Money, Economy, Coins, and Taxes
Important Roman Coins
Learn the symbolism on some important Roman coins.
Even before they had coins, the people of Mesopotamia had money that they used for trade. Can you guess what they used as money?
Economic Reasons for the Fall of Rome Part I
Economic policies of the emperors had a heavy impact on the lives of the citizens of Rome. A look at inflation, land and so-called feudalism on the fall of Rome.
Economic Reasons for the Fall of Rome Part II
Rome's economic problems of poor management, the dole, and hoarding combined together to escalate financial stress.
The Fall of the Roman Empire, by Peter Heather
Heather's thesis is that the various assaults on Rome had ripple effects. Rome lost territory and revenue, was spread too thin militarily, and the barbarians on the border kept growing stronger. One attack was not enough, but the cumulative effect caused the fall of the western empire
Argentarii - Roman Money Changers - Argentarium
Argentarii were the Roman equivalent of the Greek trapezitoi who were private bankers
Mommsen History of Rome
Mommsen explains how he arrives at 19th century monetary equivalents for Roman coins.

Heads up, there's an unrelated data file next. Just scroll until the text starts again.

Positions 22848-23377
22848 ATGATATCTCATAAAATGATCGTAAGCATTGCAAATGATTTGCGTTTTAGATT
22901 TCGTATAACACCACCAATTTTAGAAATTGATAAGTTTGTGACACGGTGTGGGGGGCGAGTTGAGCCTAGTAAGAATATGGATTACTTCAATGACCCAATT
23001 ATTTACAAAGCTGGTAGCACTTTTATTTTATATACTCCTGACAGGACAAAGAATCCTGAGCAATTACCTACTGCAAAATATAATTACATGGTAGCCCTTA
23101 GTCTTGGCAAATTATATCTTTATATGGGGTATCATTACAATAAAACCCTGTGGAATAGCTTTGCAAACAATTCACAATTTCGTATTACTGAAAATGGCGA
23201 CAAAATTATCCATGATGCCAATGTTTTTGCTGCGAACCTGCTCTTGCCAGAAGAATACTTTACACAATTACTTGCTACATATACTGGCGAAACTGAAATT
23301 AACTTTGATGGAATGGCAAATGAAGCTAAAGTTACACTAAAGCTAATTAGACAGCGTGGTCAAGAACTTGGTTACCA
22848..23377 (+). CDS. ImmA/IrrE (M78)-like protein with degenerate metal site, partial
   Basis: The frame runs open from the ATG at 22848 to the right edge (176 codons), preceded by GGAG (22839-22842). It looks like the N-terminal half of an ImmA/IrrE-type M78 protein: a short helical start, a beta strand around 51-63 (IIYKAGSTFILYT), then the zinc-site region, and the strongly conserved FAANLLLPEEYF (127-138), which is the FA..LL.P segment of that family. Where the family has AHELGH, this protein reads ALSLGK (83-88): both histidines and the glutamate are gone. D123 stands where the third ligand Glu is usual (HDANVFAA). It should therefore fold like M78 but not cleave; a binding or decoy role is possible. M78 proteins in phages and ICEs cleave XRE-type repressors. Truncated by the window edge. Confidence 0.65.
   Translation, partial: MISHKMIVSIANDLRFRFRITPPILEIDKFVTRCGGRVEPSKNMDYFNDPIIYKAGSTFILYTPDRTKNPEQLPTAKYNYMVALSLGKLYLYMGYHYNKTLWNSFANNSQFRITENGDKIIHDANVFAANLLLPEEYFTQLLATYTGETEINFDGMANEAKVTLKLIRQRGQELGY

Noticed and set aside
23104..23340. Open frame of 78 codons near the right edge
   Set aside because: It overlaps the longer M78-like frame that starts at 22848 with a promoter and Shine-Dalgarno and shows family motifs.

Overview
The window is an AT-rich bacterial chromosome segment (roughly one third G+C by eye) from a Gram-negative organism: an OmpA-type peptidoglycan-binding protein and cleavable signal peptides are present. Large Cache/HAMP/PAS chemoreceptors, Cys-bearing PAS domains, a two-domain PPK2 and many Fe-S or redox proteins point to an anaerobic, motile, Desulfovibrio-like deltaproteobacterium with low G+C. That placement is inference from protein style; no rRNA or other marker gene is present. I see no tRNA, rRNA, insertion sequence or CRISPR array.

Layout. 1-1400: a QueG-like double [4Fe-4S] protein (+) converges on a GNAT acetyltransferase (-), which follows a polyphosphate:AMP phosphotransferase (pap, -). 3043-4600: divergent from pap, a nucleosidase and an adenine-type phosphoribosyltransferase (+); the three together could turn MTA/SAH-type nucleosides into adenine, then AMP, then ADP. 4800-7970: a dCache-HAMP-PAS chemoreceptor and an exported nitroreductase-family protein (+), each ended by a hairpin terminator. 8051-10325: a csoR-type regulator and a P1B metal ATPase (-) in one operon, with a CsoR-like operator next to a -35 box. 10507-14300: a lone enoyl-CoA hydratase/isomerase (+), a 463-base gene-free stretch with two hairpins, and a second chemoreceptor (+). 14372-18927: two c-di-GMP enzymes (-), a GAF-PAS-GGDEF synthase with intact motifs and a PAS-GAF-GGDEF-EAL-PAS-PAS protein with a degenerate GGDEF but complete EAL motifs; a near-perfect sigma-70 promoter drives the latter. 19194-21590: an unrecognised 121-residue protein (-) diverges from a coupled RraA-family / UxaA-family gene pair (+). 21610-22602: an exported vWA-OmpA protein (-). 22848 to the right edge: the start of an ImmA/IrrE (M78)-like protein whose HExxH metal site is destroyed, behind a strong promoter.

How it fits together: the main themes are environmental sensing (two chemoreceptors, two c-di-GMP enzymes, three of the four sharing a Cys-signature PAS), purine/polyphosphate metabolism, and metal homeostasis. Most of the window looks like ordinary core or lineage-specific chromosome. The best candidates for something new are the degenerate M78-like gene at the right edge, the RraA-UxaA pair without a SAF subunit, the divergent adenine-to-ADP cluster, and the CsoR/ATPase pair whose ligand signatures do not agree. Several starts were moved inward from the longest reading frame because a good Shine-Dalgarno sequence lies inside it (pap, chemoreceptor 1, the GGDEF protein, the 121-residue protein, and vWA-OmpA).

Economy of Carthage
Roy Decker explains how Carthaginians made their fortunes and provoked the envy of the Greeks and Romans.
By Morris Silver. Palace officials played a major role in the Near Eastern economy, but there's evidence private entrepreneurs engaged in commerce, as well.
Economics in Ancient Greece
William Harris' essay considers Gyges' new, Midas' magical, Ixion's inventive, and Laomedon's labor method of generating wealth and Odysseus' sharp dealing.
By William Harris. Before Greenspan, Pliny suggested adjusting interest rates to improve the Roman treasury.
Origin of Philosophy: Why the Greeks?
Scroll down. Trade and freedom from manual labor provided necessary leisure. “Greek philosophy began in Ionia ... in the wealthiest and most active cities of their time in Greece.”
When Land First Became Private Property
British Archaeology article on the emergence of individual, walled settlements in about 1000 B.C. Plough (vs. hoe) based agriculture demands more land; hence, private property.